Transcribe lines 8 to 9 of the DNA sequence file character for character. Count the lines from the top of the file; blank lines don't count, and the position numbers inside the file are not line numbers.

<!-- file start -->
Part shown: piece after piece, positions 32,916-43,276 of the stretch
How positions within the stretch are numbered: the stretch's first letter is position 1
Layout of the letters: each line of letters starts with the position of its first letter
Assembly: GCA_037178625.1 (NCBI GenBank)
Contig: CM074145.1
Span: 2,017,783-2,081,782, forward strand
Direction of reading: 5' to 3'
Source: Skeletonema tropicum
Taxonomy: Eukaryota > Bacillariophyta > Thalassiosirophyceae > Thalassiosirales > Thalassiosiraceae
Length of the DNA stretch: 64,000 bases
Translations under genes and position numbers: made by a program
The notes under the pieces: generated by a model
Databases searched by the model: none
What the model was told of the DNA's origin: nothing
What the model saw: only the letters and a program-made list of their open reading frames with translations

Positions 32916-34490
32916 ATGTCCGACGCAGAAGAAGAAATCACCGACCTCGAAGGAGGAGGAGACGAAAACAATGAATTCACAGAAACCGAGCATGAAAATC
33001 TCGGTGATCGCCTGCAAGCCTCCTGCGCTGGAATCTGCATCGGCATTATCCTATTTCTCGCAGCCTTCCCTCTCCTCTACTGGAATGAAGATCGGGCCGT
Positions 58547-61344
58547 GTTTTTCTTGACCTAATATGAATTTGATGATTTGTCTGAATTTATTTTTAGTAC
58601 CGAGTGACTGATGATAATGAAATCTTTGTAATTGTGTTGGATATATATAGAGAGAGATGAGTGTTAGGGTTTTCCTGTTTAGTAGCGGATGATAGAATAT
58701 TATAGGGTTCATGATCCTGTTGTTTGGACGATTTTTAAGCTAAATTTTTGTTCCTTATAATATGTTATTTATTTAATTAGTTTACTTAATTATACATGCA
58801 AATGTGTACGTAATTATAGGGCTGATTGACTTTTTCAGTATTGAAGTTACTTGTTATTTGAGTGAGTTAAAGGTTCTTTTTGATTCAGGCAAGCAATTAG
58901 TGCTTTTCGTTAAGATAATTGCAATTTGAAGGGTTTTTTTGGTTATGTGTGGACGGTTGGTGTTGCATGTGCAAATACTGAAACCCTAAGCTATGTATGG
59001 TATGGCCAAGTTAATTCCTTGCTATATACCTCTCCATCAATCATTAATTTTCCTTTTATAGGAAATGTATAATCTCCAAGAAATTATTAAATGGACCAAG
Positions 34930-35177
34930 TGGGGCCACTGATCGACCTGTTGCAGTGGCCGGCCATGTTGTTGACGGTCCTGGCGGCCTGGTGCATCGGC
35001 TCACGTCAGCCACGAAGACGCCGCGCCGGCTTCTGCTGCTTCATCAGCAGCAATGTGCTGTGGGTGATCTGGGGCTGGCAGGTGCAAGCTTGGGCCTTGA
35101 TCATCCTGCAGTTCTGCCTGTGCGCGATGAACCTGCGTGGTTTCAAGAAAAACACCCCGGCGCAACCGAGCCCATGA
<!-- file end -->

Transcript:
Source: Skeletonema tropicum
Taxonomy: Eukaryota > Bacillariophyta > Thalassiosirophyceae > Thalassiosirales > Thalassiosiraceae